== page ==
3 And he loved it When he started school he brought it with him He always wanted to explain thingsBut no one caredSo he drewSometimes he would draw and it wasn't anythingHe wanted to carve it in stoneOr write it in the skyHe would lie out on the grassAnd look up at the skyAnd it would be only the sky and him that needed sayingAnd it was after thatHe drew the pictureIt was a beautiful pictureHe kept it under his pillowAnd would let no one see itAnd he would look at it every nightAnd think about itAnd when it was darkAnd his eyes were closedHe could still see itAnd it was all of himAnd he loved itWhen he started school he brought it with himNot to show anyone but just to have it with himLike a friendIt was funny about schoolHe sat in a square brown deskLike all the other square brown desksAnd he thought it should be redAnd his room was a square brown roomLike all the other roomsAnd it was tight and closeAnd stiffHe hated to hold the pencil and chalkWith his arms stiff and his feet flat on the floorStiffWith the teacher watchingAnd watching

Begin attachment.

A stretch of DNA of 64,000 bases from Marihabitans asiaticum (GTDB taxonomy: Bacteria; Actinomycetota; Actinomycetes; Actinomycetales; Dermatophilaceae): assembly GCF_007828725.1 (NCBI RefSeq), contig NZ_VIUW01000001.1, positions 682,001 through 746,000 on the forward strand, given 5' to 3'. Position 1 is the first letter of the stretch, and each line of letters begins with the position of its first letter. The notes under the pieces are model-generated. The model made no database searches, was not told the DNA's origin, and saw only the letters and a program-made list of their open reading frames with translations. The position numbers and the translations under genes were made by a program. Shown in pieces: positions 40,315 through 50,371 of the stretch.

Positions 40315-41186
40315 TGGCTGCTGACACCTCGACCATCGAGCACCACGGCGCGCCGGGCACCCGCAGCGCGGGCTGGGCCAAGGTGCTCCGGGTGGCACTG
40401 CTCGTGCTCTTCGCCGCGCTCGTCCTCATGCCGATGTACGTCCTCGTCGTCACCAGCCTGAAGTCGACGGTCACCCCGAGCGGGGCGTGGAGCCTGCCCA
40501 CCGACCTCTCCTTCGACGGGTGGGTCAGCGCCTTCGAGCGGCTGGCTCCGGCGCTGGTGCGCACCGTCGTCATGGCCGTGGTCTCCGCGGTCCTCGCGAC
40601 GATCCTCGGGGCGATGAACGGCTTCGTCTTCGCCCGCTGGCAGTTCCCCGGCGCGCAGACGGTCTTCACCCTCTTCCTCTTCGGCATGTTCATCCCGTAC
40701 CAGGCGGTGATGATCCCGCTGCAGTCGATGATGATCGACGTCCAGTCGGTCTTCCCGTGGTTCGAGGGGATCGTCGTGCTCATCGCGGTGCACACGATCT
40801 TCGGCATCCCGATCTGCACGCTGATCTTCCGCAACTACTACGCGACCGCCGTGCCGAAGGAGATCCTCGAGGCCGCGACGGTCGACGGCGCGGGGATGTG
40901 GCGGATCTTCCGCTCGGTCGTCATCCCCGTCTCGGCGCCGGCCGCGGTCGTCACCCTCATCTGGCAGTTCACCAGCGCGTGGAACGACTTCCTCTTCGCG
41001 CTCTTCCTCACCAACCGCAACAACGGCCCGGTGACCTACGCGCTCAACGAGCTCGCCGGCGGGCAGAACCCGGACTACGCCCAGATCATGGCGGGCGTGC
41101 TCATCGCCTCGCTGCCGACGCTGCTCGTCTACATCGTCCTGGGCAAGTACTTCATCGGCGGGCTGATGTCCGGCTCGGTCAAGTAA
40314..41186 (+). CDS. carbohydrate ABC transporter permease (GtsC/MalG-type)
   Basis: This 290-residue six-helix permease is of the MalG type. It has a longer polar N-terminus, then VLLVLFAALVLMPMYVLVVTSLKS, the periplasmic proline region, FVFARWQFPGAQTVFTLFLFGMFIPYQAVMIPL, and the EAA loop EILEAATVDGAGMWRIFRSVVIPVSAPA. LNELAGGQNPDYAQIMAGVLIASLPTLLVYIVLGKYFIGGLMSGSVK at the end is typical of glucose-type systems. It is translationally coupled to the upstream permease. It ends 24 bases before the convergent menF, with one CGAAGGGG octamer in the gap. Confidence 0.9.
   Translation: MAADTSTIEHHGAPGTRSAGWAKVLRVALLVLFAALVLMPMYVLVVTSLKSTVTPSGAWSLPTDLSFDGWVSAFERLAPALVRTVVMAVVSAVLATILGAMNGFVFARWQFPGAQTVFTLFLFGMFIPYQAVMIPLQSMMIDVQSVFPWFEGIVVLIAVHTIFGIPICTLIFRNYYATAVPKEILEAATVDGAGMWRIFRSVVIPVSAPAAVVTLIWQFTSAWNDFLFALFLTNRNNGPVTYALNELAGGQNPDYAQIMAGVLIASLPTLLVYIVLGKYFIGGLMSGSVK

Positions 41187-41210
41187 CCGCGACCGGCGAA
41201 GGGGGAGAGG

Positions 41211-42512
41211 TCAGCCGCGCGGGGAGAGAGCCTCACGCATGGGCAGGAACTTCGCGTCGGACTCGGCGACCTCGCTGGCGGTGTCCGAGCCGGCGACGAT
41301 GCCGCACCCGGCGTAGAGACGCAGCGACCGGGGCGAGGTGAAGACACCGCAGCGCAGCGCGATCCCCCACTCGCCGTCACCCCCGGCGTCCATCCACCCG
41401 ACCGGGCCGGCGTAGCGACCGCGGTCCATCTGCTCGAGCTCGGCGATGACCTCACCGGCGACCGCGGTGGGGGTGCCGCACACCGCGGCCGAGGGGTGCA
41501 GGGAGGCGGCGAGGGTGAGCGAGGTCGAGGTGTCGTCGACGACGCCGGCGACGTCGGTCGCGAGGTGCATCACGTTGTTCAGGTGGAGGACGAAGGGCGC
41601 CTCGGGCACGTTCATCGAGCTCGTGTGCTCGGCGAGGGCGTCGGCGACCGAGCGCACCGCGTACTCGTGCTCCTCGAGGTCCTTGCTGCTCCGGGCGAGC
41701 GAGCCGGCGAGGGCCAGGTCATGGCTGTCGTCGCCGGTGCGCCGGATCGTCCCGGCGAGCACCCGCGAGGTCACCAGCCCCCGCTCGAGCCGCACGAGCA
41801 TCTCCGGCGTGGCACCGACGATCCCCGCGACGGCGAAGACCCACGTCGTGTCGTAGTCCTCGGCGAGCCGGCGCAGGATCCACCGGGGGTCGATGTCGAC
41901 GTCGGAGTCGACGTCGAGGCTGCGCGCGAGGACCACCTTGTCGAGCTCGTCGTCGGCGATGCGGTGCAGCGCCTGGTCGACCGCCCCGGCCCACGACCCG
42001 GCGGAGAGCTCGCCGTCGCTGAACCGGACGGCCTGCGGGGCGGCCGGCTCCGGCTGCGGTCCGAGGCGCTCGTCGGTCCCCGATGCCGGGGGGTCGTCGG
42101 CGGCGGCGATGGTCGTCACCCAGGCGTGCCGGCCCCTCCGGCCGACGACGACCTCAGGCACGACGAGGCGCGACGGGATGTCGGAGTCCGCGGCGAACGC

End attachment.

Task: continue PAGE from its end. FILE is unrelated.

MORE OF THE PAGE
4 The teacher came and smiled at him She told him to wear a tieLike all the other boysHe said he didn't like themAnd she said it didn't matterAfter that they drewAnd he drew all yellowAnd it was the way he felt about morningAnd it was beautiful"What's this?" she said"Why don't you draw something like Ken's drawing?""Isn't that beautiful?"After that his mother bought him a tieAnd he always drew airplanes and rocket shipsLike everyone elseAnd he threw the old picture awayAnd when he lay out alone and looked out at the skyIt was big and blue and all of everythingBut he wasn't anymore